Jeepneys and Tricycles in the Philippines

jeepneysBy far, the most popular vehicles for transportation in the cities and other urban centers of the Philippines are the jeepneys and motorized tricycles. There are buses and trains as well, and they’re good for getting across long distances. It’s mainly the jeepneys and tricycles, however, that get people across shorter distances.

Jeepneys and tricycles are the least expensive means of passenger transportation. Within Olongapo City, you can get anywhere for less than $10 USD. Most of the time, passengers spend far less.


The first jeepneys were created from American jeeps left over from World War II. The most modern jeepneys look nothing like them. They look more like mini-buses than anything else. I avoid riding in the older jeepneys because of how long I know I’ll have to hunch over to keep from hitting my head on the inside roof.

Jeepney drivers are famous for squeezing in more people than their jeepneys are supposed to hold. They don’t make much per passenger. The fare is around 15 pesos or around 28 cents USD. Due to rising fuel prices, their income isn’t much after the cost of the diesel they use.


Most of the tricycles are motorcycles with covered sidecars. You can see pedal-driven tricycles in rural provincial areas, but rarely in the city. They’re just too slow to compete with traffic. I avoid riding in most tricycles because they’re uncomfortable. I wasn’t comfortable when I rode in them back in the eighties, when I was much thinner than I am today.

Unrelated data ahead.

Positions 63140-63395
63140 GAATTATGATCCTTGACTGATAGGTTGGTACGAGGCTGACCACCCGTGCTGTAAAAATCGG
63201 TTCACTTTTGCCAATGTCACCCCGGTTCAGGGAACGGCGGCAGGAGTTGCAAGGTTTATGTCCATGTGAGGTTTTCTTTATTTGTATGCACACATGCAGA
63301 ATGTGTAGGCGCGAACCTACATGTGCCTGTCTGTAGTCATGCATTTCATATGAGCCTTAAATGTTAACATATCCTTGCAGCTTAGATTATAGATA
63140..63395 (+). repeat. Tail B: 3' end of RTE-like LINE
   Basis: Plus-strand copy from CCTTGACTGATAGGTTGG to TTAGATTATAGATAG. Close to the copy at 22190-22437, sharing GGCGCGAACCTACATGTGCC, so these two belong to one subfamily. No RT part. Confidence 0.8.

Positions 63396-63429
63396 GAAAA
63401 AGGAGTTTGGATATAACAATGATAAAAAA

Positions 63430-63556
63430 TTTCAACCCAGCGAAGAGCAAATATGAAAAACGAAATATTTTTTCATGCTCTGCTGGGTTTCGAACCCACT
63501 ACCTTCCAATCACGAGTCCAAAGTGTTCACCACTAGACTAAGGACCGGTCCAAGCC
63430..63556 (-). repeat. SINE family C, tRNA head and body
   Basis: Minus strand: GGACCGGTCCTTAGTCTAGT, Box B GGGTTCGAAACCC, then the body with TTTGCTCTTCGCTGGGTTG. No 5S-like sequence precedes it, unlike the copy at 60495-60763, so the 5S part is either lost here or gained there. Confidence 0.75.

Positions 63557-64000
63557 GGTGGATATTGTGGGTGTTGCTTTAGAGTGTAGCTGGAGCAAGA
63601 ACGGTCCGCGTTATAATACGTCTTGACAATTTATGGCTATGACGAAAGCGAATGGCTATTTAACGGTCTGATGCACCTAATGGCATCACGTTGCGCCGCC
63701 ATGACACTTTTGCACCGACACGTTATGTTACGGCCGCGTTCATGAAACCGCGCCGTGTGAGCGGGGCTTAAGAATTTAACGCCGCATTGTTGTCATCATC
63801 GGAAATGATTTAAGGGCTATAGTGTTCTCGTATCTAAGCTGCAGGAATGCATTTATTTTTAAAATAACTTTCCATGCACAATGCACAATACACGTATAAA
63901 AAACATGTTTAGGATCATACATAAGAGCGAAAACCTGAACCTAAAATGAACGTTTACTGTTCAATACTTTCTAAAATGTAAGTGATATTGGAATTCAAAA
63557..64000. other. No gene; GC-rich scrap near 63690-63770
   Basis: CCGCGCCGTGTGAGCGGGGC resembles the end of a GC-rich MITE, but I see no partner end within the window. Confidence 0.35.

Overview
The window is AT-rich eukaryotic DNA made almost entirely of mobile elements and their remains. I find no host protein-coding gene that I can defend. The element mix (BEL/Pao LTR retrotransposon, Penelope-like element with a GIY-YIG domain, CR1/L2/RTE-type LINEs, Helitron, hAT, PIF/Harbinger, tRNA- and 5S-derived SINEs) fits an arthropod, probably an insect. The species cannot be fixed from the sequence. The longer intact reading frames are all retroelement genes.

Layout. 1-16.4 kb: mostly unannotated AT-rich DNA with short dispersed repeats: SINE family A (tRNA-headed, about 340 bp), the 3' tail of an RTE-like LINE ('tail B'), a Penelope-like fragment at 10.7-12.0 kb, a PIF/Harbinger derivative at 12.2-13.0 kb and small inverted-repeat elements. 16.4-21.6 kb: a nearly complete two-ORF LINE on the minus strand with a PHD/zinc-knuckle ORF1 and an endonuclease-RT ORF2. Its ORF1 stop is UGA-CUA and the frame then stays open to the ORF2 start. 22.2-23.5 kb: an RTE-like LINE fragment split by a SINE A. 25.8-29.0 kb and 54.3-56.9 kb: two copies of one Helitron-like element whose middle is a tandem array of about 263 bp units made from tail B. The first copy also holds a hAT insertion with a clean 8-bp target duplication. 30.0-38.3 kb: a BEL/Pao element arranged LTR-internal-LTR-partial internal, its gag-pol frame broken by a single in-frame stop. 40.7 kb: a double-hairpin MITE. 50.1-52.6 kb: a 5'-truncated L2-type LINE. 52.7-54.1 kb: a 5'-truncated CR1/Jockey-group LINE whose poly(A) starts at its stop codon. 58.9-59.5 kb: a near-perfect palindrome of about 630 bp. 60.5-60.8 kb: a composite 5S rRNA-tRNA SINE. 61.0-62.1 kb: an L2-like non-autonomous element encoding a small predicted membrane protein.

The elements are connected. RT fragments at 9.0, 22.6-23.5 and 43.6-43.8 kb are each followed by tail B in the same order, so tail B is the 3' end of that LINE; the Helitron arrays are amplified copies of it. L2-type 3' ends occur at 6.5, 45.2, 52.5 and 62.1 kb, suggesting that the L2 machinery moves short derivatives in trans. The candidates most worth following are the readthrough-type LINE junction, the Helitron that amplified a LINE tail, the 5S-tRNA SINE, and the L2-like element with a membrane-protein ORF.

My two brothers-in-law are tricycle drivers. I paid several thousand dollars for their vehicles, but the highest expenses were the body numbers. The city government stopped issuing body numbers years ago, and the only way to get them is to get them from former drivers. The going rate for each body number is around 100,000 pesos or around $2,000 USD.

Most restrictions are policies put in place by the Land Transportation Office (LTO). One of them is that a private tricycle isn’t allowed to carry a passenger other than a spouse (or possibly their child). All I know is that one of my brothers-in-law, before he got a body number, had to let one of my sisters-in-law out or an LTO employee was going to impound his vehicle.

Other Transportation

I sold my car a month or two ago (I really don’t remember) because I wasn’t driving it. It wasn’t worth keeping since I had only driven it twice in six months. I bought it in 2015, and it had less than 20,000 kilometers on it when I sold it.

There are taxi and ride-hailing services available. The husband of one of my sisters-in-law, Alex, is a taxi driver with a service based at the Subic Bay Freeport Zone. I can’t remember when he started, but he’s been with them for more than a few years. When I need to go shopping, which is usually once a month, I let Alex take me. The other ride-hailing services, which came later than his service, are effectively cutting into his income.

Image by Lawrence Ruiz, CC BY-SA 4.0, via Wikimedia Commons

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